Who’s Behind the Screen?

Spying-by-Ferlis-Tejeda

By Mabel Tejeda-Gonzalez

A recent Supreme Court decision restricting the ability of police to search people’s cell phones without a warrant is a major victory for those who think the government has too much power to look into people’s private lives.

But it is only part of a much bigger battle over privacy rights – allowing the government and private businesses to search your internet browser history and social media postings – and whether whistleblowers like Edward Snowden are doing a public service when they share government secrets.

“The government says that they need to be collecting information about Americans… and yet not once have any of its programs resulted in any benefit to our national security or to our public safety,” said Kade Crockford, director of the technology of Liberty Project at the American Civil Liberties Union of Massachusetts.

The federal government keeps track of some people using cameras, laptops, GPS’ internet browsing history, social media, and emails.

“It makes people afraid to engage in political speech and to criticize the government,” said Crockford. For her the National Security Agency’s activities have been changing the fundamentals of American society.

“You can’t have a democratic society in which the government is constantly monitoring everyone because it shows political speech and runs contrary to every democratic value,” said Crockford.

However, the Heritage Foundation, a public policy think tank, thinks the government is doing the right thing in surveilling the internet to prevent hackers from stealing and destroying information.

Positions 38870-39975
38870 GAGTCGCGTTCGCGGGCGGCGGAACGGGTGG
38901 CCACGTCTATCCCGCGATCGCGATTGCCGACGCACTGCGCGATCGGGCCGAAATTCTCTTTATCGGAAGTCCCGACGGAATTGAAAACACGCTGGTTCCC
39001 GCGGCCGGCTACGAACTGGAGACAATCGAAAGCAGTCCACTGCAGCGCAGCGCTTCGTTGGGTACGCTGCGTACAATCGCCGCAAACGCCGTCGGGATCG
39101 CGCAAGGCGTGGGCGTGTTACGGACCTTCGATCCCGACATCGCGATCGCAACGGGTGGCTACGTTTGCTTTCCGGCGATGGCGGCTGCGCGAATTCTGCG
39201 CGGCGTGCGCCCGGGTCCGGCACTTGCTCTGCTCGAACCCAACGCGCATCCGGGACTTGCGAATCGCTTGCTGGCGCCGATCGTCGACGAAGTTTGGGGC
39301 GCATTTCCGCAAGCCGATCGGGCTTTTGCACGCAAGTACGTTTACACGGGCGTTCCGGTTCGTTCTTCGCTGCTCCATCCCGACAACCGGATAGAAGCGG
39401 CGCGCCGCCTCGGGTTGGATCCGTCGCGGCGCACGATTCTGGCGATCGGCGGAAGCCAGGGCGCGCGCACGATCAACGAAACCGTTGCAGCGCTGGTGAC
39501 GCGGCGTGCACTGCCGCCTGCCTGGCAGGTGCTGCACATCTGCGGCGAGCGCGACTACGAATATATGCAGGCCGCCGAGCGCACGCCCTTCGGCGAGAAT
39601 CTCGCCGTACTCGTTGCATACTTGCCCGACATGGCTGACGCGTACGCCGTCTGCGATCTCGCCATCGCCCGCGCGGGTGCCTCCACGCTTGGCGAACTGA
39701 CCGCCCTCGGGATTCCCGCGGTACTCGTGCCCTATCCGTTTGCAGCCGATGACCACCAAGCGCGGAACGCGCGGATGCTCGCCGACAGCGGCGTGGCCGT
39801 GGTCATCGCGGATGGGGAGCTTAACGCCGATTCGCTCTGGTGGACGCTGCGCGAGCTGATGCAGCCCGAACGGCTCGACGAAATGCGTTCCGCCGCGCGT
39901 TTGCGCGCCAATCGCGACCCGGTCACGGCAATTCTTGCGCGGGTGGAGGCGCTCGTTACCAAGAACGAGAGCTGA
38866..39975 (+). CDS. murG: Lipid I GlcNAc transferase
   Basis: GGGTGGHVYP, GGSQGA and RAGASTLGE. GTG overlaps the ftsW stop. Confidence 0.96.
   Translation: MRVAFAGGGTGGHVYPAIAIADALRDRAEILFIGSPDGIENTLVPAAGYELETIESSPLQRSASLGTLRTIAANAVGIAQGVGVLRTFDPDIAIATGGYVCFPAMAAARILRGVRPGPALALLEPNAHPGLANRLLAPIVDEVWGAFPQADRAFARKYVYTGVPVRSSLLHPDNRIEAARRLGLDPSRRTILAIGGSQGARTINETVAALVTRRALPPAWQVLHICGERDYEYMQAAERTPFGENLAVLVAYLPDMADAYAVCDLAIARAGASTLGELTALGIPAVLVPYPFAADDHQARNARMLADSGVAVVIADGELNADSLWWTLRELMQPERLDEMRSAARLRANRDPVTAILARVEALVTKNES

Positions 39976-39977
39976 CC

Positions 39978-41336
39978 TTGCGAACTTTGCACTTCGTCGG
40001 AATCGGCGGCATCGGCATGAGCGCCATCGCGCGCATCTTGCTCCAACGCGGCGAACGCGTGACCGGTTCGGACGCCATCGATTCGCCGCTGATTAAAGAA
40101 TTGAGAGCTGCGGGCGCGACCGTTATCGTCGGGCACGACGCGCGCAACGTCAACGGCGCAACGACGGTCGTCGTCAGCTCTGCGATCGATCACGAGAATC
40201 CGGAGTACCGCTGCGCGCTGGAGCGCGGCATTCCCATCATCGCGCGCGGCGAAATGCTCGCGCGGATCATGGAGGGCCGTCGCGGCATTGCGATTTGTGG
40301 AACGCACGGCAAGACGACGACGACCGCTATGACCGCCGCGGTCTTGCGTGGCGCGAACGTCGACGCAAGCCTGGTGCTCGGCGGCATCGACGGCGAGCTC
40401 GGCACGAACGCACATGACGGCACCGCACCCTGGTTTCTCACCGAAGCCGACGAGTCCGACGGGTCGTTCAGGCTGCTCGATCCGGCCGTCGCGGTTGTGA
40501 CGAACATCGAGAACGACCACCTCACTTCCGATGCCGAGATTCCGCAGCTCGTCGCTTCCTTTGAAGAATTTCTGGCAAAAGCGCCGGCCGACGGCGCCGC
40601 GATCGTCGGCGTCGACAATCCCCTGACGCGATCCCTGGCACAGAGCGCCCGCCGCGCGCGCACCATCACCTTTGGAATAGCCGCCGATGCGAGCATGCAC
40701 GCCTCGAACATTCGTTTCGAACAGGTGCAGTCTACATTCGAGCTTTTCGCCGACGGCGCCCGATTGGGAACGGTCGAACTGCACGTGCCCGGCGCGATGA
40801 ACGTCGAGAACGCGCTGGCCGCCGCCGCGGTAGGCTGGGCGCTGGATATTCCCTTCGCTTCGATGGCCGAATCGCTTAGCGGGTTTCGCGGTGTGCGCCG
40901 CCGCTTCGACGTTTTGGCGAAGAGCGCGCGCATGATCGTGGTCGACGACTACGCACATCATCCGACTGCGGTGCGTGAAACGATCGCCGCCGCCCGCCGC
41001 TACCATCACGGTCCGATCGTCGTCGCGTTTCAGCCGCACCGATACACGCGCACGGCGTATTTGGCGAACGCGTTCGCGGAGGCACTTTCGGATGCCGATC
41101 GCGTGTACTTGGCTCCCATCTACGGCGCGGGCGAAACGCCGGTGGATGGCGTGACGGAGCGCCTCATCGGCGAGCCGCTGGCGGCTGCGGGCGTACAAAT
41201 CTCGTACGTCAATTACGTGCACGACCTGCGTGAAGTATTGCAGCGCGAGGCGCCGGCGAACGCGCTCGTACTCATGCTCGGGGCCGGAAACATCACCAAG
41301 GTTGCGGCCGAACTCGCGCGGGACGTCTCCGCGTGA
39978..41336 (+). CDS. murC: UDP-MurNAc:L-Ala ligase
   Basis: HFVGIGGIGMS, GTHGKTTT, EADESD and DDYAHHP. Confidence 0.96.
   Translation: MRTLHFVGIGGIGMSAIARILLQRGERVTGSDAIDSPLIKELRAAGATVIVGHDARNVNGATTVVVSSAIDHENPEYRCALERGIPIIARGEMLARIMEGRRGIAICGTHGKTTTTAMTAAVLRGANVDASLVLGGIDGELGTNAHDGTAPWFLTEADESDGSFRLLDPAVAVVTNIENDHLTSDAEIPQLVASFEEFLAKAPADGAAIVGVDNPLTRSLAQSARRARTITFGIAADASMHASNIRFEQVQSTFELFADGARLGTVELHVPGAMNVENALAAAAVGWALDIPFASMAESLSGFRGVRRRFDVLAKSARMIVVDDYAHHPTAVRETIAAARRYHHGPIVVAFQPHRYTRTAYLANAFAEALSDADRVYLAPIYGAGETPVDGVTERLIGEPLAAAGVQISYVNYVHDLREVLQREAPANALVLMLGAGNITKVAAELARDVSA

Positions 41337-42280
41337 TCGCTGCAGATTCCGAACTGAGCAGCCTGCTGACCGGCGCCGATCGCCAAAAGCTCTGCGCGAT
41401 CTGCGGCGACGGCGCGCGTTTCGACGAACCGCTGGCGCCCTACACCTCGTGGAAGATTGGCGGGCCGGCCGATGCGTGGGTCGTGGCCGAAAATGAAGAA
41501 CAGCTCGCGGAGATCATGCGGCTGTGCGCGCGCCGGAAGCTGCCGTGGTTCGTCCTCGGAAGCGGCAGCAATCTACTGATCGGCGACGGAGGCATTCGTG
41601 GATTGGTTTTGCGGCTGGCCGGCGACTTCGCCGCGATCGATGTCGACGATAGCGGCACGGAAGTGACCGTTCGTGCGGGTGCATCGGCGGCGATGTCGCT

“Since everything from the military systems to smartphones has become linked to the Internet, the number of bad actors seeing to attack or steal from those targets has increased dramatically,” said a 2014 study by the Heritage Foundation, “Hackers compromise, steal, or destroy hundred of billions of dollars in intellectual property and real money, as well as accessing critical military secrets from the United States, every year.”

But some see the benefit to both sides.

“I don’t support or believe in what they are [the government] doing but I can understand why they’re doing it” said Daisy Guzman, development and communications associate at St. Mary’s Center for Women and Children in Boston.

“I wish they had a different approach and strategy in finding these potential terrorist and criminals and that they didn’t have to involve investigating innocent people,” said Guzman in an interview.

The debate over these issues can even spark a division between mother and daughter while registering for college in Boston.

“In a way he [Snowden] had a right to reveal the information but in a way no, because it made a major problem,” said Amy Sevigny. But her mother disagreed to an extent.

“Snowden is not a traitor, [but] he betrayed his country” said Kimberlee Sevigny. “There’s safety and then there’s just pushing the line.”

But how much personal information are businesses and civilians able to dig up?
Amy Sevigny says, “When someone is applying for a job the company has a right to run a background check, but the NSA has no reasoning to it.”

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